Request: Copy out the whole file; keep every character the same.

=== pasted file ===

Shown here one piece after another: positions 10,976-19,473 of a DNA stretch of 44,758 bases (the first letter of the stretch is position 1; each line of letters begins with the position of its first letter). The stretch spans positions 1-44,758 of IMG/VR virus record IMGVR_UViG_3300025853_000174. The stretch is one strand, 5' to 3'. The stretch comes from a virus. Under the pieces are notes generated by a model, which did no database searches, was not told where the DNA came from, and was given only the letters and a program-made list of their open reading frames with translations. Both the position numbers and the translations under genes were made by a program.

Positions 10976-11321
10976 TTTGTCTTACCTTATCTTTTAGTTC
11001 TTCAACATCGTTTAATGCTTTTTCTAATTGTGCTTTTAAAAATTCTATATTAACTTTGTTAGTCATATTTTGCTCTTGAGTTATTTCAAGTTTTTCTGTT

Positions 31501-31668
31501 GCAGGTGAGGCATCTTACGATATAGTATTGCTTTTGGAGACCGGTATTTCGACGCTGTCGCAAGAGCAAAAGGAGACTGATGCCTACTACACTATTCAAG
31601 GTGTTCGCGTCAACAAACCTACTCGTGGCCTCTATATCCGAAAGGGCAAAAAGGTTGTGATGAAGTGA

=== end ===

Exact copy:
Shown here one piece after another: positions 10,976-19,473 of a DNA stretch of 44,758 bases (the first letter of the stretch is position 1; each line of letters begins with the position of its first letter). The stretch spans positions 1-44,758 of IMG/VR virus record IMGVR_UViG_3300025853_000174. The stretch is one strand, 5' to 3'. The stretch comes from a virus. Under the pieces are notes generated by a model, which did no database searches, was not told where the DNA came from, and was given only the letters and a program-made list of their open reading frames with translations. Both the position numbers and the translations under genes were made by a program.

Positions 10976-11321
10976 TTTGTCTTACCTTATCTTTTAGTTC
11001 TTCAACATCGTTTAATGCTTTTTCTAATTGTGCTTTTAAAAATTCTATATTAACTTTGTTAGTCATATTTTGCTCTTGAGTTATTTCAAGTTTTTCTGTT

Positions 31501-31668
31501 GCAGGTGAGGCATCTTACGATATAGTATTGCTTTTGGAGACCGGTATTTCGACGCTGTCGCAAGAGCAAAAGGAGACTGATGCCTACTACACTATTCAAG
31601 GTGTTCGCGTCAACAAACCTACTCGTGGCCTCTATATCCGAAAGGGCAAAAAGGTTGTGATGAAGTGA